Solve Inequalities Using Multiplication and Division - Example 1
Solve Inequalities Using Multiplication and Division - Example 2
Solve Inequalities Using Multiplication and Division - Example 3
Solve Inequalities Using Multiplication and Division - Example 4
Solve Inequalities Using Multiplication and Division - Overview
Syracuse University
Solve Inequalities Using Addition and Subtraction - Overview


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Video Transcript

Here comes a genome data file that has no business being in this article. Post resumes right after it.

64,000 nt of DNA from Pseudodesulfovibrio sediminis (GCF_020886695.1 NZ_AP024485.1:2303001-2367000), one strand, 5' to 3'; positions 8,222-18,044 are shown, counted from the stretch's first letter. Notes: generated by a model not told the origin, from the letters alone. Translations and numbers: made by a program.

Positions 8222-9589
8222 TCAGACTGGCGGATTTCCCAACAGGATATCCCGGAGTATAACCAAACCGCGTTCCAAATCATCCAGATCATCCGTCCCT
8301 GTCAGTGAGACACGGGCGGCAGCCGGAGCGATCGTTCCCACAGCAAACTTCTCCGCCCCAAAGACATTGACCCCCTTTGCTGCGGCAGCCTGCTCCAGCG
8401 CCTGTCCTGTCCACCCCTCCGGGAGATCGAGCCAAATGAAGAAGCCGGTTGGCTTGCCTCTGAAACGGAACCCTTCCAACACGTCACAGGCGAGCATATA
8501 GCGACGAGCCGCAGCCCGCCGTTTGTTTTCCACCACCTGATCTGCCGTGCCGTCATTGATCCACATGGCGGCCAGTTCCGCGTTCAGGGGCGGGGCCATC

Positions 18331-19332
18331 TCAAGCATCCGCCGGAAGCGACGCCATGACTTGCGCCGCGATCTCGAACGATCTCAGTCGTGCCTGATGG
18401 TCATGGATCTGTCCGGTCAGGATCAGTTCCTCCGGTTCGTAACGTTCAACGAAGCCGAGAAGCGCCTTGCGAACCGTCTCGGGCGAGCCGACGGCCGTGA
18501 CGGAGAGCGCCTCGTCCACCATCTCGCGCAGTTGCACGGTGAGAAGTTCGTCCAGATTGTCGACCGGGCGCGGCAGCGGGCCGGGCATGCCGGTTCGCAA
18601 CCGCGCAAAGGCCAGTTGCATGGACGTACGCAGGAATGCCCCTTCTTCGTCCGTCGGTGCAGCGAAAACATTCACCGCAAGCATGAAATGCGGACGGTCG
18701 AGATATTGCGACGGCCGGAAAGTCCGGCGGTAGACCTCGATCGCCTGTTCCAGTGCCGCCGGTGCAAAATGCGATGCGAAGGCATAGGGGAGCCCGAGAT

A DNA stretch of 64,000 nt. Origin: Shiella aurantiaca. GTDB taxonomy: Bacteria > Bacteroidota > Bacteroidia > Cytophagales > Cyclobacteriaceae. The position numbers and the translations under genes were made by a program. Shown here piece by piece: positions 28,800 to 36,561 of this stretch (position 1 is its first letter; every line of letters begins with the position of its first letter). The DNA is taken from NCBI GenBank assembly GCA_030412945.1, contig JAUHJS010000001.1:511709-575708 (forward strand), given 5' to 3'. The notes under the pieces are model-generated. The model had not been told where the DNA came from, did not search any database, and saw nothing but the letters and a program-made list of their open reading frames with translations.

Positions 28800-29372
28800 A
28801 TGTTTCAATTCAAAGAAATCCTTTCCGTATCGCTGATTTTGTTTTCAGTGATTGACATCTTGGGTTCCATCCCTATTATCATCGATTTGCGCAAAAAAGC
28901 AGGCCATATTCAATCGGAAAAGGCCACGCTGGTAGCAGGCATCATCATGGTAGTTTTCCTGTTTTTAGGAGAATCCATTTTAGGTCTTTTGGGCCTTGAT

So in this section we're gonna actually start solving linear inequalities. So this section we're just gonna talk about solving inequalities, using addition and subtraction. Well, what I want to show you is that solving inequalities is very similar to solving equations. So take a look at our first example. We have X minus five is equal. Deny. Well, remember to solve for X. We simply need to add five to both sides of our equation because then the negative five and positive five cancel out. So we're left with X equals well, nine plus five is 14. So notice in this case by us saying that X is equal to 14. There's Onley one solution The Onley value for X That will make that equation true is 14. Now let's go to our second example we have X minus five is less than nine. So the same idea If we're trying to isolate X, this is kind of just like a one step equation. So the solve for X, what we're going to dio is we're gonna add five to both sides of our inequality. Well again, nine plus five is 14, but this time we're given our solution as X is less than 14. Well, how are these two different? Well, the solution saying X is less than 14 means if we plug in any value for X, that is less than 14, it will make our original inequality true. So that's the difference between equation and inequality in equation. We just have this one specific answer as the posted inequalities. We're gonna have multiple answers. Now let's go to number three. We have X minus five is less than or equal to nine again. We want to isolate the variable. So to do this, we're gonna add five to both sides of our equation. So are negative. Five and positive five. Cancel. We've already mentioned nine plus five is 14, so we have X is less than or equal to 14. And as we've already mentioned in previous sections, how is this answer different than number two? Well, the answer from number three says that X is less than or equal to 14, meaning any number that's less than 14. If we substitute into our inequality will be true, or if we substitute 14 into our inequality, it will also be true. So it has all the same answers as number two, except we can also include 14. All right, let's solve the number four. X minus five is greater than nine again. It doesn't matter that it's now a greater than sign. We're going to still add five to both sides of our inequality. So we're left with exes, but this time greater than 14. So in this case, any value that's bigger than 14. If we were the substituted in place effects in our original and equality would make a true statement. But remember, 14 would not work in this particular case, so it's anything that's greater than it not equal to. And in the last example we have, X minus five is greater than or equal to nine again. Inequality sign Doesn't MATTER. We're still just going to add five to both sides of our inequality. So we're left with X is greater than or equal to 14. So again, what's the difference between the answer and four versus five? And number 5 14 is included in solution set as opposed to a number 4 14 is not included. So as you can see, solving inequalities is going to be just like solving equations three. Only difference is the solutions. We're gonna have multiple solutions, so what you'll find is you'll typically represent your solution. Set using a number line so over the next couple of examples will go through the process of solving inequalities and graphing the solution set on a number line.